Lynyrd Skynyrd's 'Sweet Home Alabama' is still flying the southern rock flag high, thirty-eight years on.

Released in the summer of 1974, 'Second Helping,' produced by the legendary Al Kooper, was the band's sophomore effort, and it's lead off track would cement the band's status as American rock royalty.

Skynyrd were perfect for the times they lived in. They combined down-home attitude with a certain flair of street smart rebellion that fans and critics just ate up. 'Sweet Home Alabama''s calling card is a simple-as-can-be guitar riff that's as undeniable now as it was back when it was released. Turn it up!

Depending which side of the fence you're on, it's either a call to party or a call to run and hide. The solid groove and barrelhouse piano make it irresistible either way.

The various worlds of rock and roll circa 1974 couldn't have been more disparate. With David Bowie and the glam-rockers in one corner, Yes and their progressive friends on another, and Zeppelin and others from previous waves holding their own, the down-home sounds of Skynyrd might have seemed without a natural home. Well, record buyers certainly welcomed them into their collections, as the single hit the US Top 10 and 'Second Helping' achieved platinum status.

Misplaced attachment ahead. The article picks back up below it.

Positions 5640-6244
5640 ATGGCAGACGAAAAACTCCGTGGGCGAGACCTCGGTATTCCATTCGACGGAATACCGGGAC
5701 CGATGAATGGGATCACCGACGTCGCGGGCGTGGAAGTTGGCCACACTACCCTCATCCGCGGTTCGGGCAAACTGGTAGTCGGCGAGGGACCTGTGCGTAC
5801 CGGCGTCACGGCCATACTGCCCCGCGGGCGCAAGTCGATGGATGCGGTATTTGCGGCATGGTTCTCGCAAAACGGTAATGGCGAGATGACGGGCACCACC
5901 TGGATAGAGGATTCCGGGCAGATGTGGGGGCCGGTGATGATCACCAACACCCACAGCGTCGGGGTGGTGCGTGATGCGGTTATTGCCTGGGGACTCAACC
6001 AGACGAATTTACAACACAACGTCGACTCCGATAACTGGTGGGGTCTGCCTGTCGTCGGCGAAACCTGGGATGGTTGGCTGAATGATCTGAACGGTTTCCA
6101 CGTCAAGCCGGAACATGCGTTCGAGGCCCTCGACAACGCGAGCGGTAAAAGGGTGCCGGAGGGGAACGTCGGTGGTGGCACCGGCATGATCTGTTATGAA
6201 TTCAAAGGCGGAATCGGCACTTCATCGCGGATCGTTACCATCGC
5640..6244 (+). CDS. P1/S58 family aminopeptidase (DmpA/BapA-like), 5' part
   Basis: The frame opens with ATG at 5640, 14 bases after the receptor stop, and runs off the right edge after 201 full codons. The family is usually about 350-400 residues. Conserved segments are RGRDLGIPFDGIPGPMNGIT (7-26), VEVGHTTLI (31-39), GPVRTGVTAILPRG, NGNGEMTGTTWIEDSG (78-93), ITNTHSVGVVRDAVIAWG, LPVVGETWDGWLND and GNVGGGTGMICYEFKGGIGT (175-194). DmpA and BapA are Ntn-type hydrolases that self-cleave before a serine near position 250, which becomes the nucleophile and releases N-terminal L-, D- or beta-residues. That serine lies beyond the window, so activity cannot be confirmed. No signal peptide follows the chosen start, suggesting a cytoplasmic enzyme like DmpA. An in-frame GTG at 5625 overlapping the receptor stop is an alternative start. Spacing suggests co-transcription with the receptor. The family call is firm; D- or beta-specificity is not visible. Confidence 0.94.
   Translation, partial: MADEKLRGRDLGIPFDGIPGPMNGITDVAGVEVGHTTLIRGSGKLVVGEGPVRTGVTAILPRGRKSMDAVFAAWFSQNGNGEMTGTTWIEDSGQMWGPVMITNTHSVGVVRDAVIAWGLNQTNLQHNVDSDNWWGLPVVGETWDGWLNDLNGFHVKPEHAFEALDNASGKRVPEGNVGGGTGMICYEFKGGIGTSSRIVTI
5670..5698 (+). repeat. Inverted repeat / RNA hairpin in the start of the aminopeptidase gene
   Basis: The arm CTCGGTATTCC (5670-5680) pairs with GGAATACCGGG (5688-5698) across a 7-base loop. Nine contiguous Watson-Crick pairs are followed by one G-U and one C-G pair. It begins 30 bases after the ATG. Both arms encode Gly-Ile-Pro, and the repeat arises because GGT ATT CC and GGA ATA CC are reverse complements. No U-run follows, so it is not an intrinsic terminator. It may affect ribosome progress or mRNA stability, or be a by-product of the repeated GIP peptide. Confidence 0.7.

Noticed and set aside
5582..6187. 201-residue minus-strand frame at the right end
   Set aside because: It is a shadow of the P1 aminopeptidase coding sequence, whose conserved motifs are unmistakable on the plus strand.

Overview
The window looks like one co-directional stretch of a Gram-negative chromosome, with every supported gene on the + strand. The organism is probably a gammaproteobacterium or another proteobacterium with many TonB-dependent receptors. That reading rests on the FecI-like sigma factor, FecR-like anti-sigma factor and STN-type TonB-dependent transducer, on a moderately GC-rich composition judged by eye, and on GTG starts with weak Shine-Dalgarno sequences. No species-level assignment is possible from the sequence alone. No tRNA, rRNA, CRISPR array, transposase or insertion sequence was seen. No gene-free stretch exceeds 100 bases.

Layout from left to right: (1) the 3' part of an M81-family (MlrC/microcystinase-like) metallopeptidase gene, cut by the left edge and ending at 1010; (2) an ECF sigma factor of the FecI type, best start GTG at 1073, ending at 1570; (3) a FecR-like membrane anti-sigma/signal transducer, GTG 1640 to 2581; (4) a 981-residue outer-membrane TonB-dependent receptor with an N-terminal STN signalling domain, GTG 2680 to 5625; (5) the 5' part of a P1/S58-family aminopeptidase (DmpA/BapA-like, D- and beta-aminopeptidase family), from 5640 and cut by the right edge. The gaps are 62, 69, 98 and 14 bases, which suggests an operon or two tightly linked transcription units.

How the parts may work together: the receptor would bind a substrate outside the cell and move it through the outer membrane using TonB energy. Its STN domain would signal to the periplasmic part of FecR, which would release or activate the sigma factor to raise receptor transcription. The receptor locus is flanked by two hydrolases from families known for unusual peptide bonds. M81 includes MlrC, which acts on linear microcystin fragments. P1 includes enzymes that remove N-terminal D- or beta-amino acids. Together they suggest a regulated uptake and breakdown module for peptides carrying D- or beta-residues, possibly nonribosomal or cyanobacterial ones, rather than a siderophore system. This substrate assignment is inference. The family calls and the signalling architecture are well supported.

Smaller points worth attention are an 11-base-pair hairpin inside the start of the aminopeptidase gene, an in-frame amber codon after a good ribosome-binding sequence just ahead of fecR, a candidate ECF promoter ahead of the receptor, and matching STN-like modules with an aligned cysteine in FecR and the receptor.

And what of all the brouhaha over the lyrics? Addressing the state of the country post-Watergate, singer Ronnie Van Zandt also took a jab at none other than Neil Young. On his 'After The Gold Rush' and 'Harvest' albums respectively, Young recorded the songs 'Southern Man' and 'Alabama.'

Both songs dealt with attitudes of racism he found still in bloom "down south" in the early '70s. Van Zandt and the boys didn't take too kindly to them there words, and decided a rebuttal of sorts was in order, even though ironically, none of them were from Alabama, with most of the band calling Florida home:

"Well I heard mister Young sing about her / Well, I heard ole Neil put her down / Well, I hope Neil Young will remember / A Southern man don't need him around."

Despite nearly all original band members having departed this mortal plane, Lynyrd Skynyrd refuses to die, and the continued love and constant airplay for 'Sweet Home Alabama' certainly justifies it's spot on our list of Top 100 Classic Rock Songs.

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Watch Lynyrd Skynyrd Perform 'Sweet Home Alabama'

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